A role for HKT1 in sodium uptake by wheat roots

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Summary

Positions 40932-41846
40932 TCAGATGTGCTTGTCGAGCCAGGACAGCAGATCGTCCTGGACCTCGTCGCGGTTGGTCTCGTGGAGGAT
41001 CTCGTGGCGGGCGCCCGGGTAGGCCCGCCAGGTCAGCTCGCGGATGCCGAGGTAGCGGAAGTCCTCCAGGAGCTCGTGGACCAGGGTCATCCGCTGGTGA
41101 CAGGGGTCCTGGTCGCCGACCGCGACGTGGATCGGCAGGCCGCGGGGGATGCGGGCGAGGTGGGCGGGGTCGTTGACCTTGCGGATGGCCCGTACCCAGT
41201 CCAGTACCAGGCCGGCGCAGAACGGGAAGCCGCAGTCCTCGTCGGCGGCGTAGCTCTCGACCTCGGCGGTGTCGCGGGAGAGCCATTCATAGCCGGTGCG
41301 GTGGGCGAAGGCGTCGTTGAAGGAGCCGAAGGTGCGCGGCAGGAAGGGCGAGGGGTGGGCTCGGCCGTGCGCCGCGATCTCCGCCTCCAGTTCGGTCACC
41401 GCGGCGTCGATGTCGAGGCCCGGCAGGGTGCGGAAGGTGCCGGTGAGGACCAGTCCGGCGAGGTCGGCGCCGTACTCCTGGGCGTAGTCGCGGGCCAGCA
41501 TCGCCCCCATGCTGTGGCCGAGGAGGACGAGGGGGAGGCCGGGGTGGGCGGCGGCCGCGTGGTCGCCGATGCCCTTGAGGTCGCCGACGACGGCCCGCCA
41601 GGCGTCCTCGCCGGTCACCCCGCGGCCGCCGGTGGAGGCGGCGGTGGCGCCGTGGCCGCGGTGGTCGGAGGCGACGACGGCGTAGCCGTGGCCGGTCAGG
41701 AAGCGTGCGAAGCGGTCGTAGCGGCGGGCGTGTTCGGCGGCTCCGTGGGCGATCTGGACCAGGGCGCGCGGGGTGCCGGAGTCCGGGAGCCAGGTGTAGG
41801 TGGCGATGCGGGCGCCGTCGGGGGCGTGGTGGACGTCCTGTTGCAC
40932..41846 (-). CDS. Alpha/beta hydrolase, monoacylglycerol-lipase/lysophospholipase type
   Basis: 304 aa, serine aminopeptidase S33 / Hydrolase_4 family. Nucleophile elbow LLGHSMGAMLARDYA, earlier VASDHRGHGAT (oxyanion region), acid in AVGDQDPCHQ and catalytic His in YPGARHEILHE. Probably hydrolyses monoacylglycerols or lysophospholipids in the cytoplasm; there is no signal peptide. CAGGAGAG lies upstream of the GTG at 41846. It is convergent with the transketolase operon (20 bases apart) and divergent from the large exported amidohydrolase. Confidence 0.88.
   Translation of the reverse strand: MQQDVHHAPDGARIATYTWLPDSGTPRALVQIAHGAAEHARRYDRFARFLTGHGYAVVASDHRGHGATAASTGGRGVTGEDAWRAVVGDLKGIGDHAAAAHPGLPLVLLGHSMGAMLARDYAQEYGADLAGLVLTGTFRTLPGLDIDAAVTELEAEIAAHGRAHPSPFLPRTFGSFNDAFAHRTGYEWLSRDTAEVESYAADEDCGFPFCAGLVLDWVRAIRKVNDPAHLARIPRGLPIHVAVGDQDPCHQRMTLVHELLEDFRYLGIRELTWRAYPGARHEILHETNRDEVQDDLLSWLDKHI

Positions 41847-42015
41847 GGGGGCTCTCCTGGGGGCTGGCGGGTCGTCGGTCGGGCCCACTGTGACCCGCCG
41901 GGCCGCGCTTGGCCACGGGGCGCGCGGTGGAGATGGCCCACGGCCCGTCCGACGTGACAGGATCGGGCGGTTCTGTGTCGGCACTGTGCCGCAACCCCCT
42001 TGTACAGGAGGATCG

The high affinity potassium transporter, HKT1 from wheat was introduced into Florida wheat in sense and antisense orientation under control of a ubiquitin promoter. Ten transgenic lines expressing the transgene were identified and two of these showed strong down-regulation of the native HKT1 transcript. One line (271) was expressing the antisense construct and the other (223) was expressing a truncated sense construct. The two lines were examined further for phenotype relating to cation transport. Membrane depolarisations were measured in low (0.1 mm) K+ and high (100 mm) NaCl. Under these conditions there was no difference between line 271 and the control at low K+, but at high Na+ there was a rapid depolarisation that was significantly larger in control plants. 22Na uptake was measured in this line and there was a significant decrease in uptake at 100 mm NaCl in the transgenic line when compared with the control. The two transgenic lines were grown at high NaCl (200 mm) and analysed for growth and root sodium content. Lines 271 and 223 showed enhanced growth under salinity when compared with the control and had lower sodium in the root. Secondary ion mass spectrometry (SIMS) analysis of transverse sections of the root showed that Na+ and K+ were strongly localised to stelar regions when compared with other ions, and that the Na+ : K+ ratios were reduced in salt-stressed transgenic tissue when compared with the control.

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